Many advocates, commentators and politicians had, perhaps, set unrealistic expectations for a myriad of political reasons. The Trayvon Martin tragedy served as an opportunity for a “wake up” cry for a civil rights movement on a dangerous snooze. Movements aren’t triggered by realities; they are, instead, sparked by moments or sudden events. High unemployment rates and war-zone murders in Chicago, for example, weren’t enough; but, a random and senseless act of violence confined to two individuals locking horns on a sidewalk apparently was the last straw.
For better or for worse, the Martin tragedy was a way to reawaken a black political continuum desperately searching for relevance and needed momentum. There was a newfound political urgency in Trayvon that contributed to a larger political narrative pushing black voters in 2012, offsetting worries of an Obama re-election bid loss. Not only were Republicans stealing voting rights, the narrative went, but white guys (or guys that look white or are, at least, half-white) are murdering black boys.
Political strategists are examining whether that same narrative could be useful as the 2014 Congressional midterm elections approach. Republicans are expected to maintain their grip on the House and observers are now mulling a GOP surge overtaking a slim Democratic majority in the Senate. With loyal Democratic demographics, such as African Americans and young people, typically sleeping on the midterms, strategists and advocates on the left will need a spark to keep a bit of the 2012 fire lit. While there’s no question Republicans will continue their House majority in 2014, there is an open question about the margin. How much is gained or lost could hinge greatly on what voting bloc is mobilized the most.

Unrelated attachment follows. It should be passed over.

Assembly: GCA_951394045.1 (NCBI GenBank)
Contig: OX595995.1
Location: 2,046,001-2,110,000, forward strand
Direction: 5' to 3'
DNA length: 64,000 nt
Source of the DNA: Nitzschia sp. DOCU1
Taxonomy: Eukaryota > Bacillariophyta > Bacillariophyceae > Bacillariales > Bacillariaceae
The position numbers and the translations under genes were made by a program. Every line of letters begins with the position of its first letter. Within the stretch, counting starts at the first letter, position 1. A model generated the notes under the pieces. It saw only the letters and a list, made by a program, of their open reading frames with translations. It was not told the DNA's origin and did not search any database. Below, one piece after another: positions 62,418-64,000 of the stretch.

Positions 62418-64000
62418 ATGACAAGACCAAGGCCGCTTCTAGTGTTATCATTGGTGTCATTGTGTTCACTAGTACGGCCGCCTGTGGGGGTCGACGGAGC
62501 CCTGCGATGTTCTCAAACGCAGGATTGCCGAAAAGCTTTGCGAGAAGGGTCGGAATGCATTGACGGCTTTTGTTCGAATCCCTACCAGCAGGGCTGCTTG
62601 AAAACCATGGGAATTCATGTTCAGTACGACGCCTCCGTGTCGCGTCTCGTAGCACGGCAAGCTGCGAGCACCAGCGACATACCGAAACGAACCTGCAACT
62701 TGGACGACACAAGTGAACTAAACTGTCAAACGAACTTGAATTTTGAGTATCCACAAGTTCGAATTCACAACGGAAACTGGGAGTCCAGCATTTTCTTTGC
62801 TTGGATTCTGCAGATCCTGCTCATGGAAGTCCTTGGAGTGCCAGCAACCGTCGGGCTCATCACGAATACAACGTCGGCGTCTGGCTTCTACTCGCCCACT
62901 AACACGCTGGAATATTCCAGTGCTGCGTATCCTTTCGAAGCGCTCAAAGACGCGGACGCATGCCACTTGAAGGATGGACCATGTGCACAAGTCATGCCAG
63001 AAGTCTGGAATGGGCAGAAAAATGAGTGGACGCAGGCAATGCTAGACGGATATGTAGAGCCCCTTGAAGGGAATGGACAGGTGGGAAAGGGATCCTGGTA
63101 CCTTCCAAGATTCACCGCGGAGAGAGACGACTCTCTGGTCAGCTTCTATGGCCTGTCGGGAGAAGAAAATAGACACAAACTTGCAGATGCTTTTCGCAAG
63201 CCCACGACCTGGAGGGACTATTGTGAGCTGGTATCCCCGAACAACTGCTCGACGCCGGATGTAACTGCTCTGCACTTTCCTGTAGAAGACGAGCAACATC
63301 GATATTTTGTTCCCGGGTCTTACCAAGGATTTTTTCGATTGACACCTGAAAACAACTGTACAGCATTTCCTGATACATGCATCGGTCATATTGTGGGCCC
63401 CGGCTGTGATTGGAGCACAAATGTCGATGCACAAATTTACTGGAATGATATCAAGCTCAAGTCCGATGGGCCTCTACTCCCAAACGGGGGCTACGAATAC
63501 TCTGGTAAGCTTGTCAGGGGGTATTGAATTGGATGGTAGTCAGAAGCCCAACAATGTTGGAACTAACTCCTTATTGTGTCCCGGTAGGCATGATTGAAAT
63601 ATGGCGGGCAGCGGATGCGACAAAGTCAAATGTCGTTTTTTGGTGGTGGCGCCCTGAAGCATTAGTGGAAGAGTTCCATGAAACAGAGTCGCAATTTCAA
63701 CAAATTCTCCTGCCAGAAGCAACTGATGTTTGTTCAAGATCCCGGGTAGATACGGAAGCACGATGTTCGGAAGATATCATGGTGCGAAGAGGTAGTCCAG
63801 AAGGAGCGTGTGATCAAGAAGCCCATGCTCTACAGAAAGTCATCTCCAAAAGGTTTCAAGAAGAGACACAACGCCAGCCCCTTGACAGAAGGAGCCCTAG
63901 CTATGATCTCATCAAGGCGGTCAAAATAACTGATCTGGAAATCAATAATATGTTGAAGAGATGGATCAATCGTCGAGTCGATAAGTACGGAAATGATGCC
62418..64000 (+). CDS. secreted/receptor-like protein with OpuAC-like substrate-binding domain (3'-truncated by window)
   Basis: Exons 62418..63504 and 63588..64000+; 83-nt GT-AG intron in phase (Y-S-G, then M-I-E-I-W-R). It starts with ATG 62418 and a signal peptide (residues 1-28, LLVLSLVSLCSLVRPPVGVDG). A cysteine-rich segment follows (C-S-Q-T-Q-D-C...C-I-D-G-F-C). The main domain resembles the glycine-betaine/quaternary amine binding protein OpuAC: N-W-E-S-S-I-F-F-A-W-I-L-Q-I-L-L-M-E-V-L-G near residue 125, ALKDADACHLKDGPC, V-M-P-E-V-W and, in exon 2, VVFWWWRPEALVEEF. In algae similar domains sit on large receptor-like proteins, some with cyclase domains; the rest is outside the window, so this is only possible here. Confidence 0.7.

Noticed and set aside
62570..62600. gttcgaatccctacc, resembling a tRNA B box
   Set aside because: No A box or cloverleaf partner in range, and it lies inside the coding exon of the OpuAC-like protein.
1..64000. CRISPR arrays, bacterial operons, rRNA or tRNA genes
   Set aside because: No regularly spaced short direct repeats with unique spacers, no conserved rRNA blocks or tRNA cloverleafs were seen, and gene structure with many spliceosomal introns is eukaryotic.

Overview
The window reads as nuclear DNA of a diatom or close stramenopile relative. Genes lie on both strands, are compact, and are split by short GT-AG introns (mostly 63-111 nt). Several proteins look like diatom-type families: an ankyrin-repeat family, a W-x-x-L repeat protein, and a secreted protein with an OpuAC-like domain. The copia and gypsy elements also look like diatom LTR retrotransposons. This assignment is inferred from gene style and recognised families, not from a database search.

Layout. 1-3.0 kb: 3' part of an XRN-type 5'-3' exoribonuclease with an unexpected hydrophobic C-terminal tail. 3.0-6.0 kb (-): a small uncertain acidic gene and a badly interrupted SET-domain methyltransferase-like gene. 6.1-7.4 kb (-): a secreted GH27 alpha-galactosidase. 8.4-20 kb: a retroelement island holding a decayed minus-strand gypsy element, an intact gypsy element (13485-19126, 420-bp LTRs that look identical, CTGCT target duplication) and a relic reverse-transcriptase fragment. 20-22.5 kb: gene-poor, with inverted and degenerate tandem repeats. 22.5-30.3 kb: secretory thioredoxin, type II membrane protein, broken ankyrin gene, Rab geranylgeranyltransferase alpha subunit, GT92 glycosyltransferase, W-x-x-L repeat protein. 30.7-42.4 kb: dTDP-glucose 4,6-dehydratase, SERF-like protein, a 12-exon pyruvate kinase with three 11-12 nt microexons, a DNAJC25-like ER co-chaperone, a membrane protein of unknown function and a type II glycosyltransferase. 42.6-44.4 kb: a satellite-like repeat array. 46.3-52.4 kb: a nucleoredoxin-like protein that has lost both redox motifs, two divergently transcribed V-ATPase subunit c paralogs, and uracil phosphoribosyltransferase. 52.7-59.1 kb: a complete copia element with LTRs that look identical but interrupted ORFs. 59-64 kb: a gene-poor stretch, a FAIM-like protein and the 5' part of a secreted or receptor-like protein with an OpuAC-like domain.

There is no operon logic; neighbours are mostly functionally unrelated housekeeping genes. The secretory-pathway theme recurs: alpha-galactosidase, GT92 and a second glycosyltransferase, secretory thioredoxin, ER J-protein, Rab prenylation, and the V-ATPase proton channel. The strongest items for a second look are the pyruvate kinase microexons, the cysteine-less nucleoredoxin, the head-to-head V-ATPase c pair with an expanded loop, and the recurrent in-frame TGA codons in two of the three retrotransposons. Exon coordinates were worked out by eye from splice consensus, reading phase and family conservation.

That remains unclear. We are seeing some signs of a clumsy and disjointed effort to revive gun control legislation beginning to take effect. Easier to frame the debate around the perception of a black boy murdered at the hands of a gun-owning white man in the South than to frame it around knuckleheaded and mostly black kids killing one another on the South Side of Windy City. But, gun control funders like Michael Bloomberg and Gabrielle Giffords must reconcile: Do you go down that path? And do you risk further angering the fringe element of pro-gun rights advocates who may be emboldened by Zimmerman’s acquittal in what could be perceived as a winning round in the fight to keep the Second Amendment intact?
While Obama proceeds to play it safe — his very measured comments one more example of the second-term president acting as if he’s still in his first term — his Attorney General gives all the signs of playing it risky. But this is all political window dressing. This is the appearance of something being done when the various political players (in consultation with their legal experts) know full and well that nothing can be done. Quickly dispatching Attorney General Eric Holder to the NAACP annual conference is good call and response, but it won’t change the fact that his Justice Department will be hard pressed to find any evidence of a hate crime taking place. But, you can’t fault anyone in politics for getting lost in the details.
CHARLES D. ELLISON is Washington Correspondent for The Philadelphia Tribune and Chief Political Correspondent for UPTOWN Magazine. He is heard each week on WDAS 105.3 FM every Sunday at 9:50am ET and can be reached via Twitter @charlesdellison.